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Jun 06 2019 - 08:00 PM
Nefertari: Journey to Eternity
The VR experience Nefertari: Journey to Eternity begins when you step into a digitally recreated version of the mysterious Egyptian queen’s tomb. By pointing to different parts of the space, viewers can listen to narration about the hieroglyphics and their connection to Queen Nefertari. The aim is to provide a window into Egyptian beliefs about the afterlife. Created by CuriosityStream, the free app is available for HTC Vive.


The graphics are incredibly realistic and almost make you feel as if you’re there. The images are rendered in exquisite detail, which will delight anyone interested in Egyptian history. Torchlight illuminates the space, a nice detail that makes it feel as if you’re on a real private tour of the ancient tomb. For anyone interested in exploring historical sites, this aspect would be enchanting.


Minimal instructions make it difficult to figure out how to navigate the space. It took a few minutes to figure out how to teleport, and several times I left the experience by accident. I would then have to restart, which was frustrating.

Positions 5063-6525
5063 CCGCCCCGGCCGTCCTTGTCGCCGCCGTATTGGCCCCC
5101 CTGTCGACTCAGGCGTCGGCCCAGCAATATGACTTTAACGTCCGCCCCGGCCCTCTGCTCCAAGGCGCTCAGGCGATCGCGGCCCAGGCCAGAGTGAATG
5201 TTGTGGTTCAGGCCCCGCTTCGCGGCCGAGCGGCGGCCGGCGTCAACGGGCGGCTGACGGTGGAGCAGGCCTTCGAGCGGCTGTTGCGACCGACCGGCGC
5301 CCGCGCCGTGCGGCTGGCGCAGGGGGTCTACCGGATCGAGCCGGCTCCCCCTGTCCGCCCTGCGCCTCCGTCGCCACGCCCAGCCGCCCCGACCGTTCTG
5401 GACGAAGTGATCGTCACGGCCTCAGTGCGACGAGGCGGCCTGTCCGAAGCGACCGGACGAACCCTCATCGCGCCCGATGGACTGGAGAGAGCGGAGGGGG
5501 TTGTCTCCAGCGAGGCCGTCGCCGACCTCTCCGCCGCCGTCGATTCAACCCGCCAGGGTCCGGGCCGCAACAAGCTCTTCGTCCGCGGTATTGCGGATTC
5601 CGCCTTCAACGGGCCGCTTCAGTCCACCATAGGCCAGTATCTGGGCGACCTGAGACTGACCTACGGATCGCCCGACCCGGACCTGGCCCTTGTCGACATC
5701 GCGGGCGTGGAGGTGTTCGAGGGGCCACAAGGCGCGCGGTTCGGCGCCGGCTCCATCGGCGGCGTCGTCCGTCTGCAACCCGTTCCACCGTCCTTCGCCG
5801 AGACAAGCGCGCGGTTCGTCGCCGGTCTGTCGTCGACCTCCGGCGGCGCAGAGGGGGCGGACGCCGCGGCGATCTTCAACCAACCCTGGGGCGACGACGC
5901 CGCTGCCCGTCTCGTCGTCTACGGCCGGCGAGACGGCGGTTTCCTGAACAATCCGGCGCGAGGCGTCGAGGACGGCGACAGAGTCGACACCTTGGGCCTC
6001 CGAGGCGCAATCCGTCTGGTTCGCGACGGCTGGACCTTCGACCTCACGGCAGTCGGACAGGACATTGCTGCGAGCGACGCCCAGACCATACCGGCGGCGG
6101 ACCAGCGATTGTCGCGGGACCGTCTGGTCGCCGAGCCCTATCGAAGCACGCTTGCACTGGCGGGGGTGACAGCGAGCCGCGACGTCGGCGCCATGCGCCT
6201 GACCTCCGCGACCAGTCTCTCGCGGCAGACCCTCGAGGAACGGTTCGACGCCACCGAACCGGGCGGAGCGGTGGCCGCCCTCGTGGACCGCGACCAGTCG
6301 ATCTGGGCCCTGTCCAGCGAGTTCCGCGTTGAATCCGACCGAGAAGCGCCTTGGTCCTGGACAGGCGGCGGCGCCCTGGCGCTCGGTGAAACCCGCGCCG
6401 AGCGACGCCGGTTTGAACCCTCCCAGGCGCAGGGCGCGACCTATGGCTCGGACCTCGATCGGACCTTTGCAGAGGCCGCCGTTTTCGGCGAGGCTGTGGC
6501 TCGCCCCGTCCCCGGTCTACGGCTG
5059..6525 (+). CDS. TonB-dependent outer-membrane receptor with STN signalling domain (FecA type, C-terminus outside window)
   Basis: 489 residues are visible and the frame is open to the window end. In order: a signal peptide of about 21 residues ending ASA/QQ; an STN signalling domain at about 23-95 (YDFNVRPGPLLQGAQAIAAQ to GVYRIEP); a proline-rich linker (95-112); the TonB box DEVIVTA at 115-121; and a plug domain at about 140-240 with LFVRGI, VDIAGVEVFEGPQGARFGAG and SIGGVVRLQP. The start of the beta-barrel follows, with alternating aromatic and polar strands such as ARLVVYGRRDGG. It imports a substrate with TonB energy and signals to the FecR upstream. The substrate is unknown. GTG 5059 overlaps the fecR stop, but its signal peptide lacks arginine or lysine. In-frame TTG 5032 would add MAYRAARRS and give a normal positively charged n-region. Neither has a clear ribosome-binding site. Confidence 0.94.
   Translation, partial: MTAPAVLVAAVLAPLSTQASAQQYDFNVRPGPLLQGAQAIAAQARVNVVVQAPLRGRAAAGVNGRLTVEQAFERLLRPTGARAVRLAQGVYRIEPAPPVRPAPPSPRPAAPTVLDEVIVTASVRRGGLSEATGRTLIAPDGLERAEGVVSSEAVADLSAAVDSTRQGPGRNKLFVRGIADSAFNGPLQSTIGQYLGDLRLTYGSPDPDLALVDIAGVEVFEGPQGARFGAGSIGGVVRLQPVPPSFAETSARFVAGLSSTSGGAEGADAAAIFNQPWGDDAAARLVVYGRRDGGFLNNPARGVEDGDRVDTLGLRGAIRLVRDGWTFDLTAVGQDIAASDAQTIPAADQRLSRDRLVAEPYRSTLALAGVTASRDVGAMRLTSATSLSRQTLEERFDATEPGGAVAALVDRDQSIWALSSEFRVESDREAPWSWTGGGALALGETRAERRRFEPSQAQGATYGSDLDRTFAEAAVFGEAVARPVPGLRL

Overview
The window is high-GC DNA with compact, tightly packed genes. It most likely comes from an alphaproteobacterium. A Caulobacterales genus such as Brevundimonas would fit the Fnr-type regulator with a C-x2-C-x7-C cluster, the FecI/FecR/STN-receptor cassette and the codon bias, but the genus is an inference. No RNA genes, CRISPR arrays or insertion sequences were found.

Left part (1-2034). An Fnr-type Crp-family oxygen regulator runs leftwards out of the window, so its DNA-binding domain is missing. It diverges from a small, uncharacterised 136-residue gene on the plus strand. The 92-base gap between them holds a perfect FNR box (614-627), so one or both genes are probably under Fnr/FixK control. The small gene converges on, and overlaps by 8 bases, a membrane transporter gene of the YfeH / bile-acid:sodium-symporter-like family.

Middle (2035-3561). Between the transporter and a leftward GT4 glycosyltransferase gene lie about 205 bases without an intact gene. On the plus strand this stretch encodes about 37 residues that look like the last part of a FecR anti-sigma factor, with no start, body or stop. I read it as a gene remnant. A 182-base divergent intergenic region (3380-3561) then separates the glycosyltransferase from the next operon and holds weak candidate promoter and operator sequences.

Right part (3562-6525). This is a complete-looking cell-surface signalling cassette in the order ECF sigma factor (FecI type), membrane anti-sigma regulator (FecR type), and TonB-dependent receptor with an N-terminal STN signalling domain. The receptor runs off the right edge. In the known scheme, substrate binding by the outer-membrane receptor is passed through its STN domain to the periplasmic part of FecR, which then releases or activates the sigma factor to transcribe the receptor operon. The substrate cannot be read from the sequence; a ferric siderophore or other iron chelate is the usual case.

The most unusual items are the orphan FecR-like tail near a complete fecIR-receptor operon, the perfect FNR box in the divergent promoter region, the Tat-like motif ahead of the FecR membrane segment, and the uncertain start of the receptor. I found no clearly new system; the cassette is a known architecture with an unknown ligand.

It was also difficult to identify which areas of the space were available for narration. A subtle blue outline indicates the areas with audio, but it was often hard to see. Similarly, it took a second to figure out that clicking the trigger would activate the audio. It might be better if the app offered a guided tour experience along with the self-guided tour.

The app treats the viewer like someone who is already familiar with Egyptian history, which is a narrow group of people. It would be nice to have a brief introduction to Queen Nefertari and the importance of her tomb at the beginning, as well as more guidance throughout. With these enhancements, Nefertari could be an incredible educational experience.

Our Takeaway:

Although the photorealism is impressive, this educational experience is only appropriate for those with a robust understanding of Egyptian history and a willingness to figure out how to engage with the space.

Image: CuriosityStream
Posted in: New Learning TimesEdTech Review|By: Toland Lawrence|627 Reads